In this week’s news roundup, we take a closer look at Ukrainian President Volodymyr Zelenskyy‘s speech to Japan’s parliament. It was an address that clearly left a big impression on both lawmakers and the public here. The question now, though, is what impact will it have in regard to future actions by Japan against Russia? 

Also this week, we report on the breakdown in talks between Japan and Russia over the disputed Kuril Islands. There was relief on Tuesday as Tokyo and surrounding areas narrowly avoided a power outage. And in sport, Hajime Moriyasu’s men booked their place at the FIFA 2022 World Cup with a 2-0 win over Australia. 

Zelenskyy Warns of Potential Russian Chemical Attack in Stirring Speech 

On Wednesday Ukrainian President Volodymyr Zelenskyy became the first foreign leader to address Japanese lawmakers at the Diet via a video link. The former comedian turned heroic leader praised Japan for being “the first in Asia to put real pressure on Russia to restore peace.” He then called on the government here to continue imposing sanctions on Moscow. “To stop the tsunami of brutal invasion, trade with Russia must be banned. Also, companies must leave the Russian market so money is not spent on the Russian military.” 

The 12-minute speech included many references to key moments in Japan’s recent history. Alluding to the dangerous situation near the Chernobyl Nuclear Power Plant, Zelenskyy invoked memories of the 2011 meltdown in Fukushima. He also spoke about the possibility of Russia using chemical or nuclear weapons. “I have received reports that Russia is preparing chemical attacks by using chemical weapons such as sarin,” said Ukraine’s president. 27 years ago this month, the doomsday cult Aum Shinrikyo unleashed sarin gas on the Tokyo subway system, killing 14 people.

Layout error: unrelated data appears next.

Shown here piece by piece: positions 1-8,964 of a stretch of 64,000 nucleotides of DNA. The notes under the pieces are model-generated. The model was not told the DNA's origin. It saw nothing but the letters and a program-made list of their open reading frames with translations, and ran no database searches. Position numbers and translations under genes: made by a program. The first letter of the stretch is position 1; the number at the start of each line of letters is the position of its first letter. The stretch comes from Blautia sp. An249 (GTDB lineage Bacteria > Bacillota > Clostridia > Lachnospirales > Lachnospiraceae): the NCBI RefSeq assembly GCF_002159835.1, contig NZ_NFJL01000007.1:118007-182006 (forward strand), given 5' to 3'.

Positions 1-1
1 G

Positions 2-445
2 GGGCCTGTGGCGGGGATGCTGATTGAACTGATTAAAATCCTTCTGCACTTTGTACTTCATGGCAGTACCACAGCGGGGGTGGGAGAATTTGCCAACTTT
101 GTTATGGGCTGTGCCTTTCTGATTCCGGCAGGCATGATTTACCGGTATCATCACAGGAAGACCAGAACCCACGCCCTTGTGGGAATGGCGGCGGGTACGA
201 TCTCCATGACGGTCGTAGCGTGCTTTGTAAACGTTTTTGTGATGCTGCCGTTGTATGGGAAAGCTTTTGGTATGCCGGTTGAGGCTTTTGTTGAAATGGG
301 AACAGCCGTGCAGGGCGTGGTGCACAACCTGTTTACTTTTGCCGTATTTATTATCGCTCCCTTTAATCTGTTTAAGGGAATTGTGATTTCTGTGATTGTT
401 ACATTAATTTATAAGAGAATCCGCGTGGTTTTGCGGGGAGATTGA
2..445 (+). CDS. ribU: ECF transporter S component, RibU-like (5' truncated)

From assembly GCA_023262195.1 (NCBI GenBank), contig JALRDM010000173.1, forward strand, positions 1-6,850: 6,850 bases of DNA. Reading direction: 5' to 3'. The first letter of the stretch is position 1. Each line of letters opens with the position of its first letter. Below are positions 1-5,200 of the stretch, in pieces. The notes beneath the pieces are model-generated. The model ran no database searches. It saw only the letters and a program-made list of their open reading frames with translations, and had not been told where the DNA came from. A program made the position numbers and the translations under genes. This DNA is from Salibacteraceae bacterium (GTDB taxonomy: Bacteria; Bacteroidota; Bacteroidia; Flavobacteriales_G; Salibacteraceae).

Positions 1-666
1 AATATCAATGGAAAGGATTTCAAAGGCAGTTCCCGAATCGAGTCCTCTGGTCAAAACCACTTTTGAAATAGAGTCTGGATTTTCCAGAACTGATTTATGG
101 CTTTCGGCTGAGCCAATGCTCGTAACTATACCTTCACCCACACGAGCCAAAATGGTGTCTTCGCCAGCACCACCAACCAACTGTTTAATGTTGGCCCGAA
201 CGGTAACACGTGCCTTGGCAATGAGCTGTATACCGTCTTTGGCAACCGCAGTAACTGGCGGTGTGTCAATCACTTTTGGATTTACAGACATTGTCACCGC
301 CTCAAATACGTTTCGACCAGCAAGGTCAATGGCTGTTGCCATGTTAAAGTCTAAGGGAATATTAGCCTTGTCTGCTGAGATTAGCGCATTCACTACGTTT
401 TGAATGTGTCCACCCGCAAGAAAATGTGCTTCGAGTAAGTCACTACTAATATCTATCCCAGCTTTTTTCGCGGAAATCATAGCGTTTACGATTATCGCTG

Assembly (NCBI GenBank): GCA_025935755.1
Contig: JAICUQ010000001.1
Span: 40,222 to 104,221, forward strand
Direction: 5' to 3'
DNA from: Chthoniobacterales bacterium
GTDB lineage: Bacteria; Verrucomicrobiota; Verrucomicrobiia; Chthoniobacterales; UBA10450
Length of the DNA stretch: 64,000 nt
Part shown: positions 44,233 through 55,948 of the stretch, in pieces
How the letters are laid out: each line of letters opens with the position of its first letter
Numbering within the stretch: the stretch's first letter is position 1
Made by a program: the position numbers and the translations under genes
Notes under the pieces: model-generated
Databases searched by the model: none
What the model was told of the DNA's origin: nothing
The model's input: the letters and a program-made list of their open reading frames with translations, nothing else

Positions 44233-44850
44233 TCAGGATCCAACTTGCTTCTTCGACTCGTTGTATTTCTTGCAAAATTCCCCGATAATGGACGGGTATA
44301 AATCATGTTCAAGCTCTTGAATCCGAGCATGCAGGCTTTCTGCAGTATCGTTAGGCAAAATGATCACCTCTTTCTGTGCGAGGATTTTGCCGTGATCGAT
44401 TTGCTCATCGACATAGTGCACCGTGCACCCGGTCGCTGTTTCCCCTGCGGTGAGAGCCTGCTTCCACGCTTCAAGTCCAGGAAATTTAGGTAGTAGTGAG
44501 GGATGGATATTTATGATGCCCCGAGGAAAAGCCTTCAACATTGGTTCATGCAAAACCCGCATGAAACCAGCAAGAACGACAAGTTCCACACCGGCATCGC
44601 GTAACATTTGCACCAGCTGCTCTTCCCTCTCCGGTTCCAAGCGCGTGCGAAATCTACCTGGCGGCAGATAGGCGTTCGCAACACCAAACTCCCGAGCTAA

Sergiy Korsunsky, Ambassador of Ukraine to Japan

Reaction to Zelenskyy’s Address  

Zelenskyy was given a standing ovation following the speech. It clearly left a big impression on those in attendance, but will it lead to more sanctions against Russia? Prime Minister Fumio Kishida’s words after watching the live stream, suggested it might. “Russia’s outrageous act is utterly unacceptable. I’ve renewed my determination to support people facing difficulties in Ukraine, together with the international community,” said the PM. He added that he was touched by the Ukrainian president’s determination to protect his country and people from Russian attacks.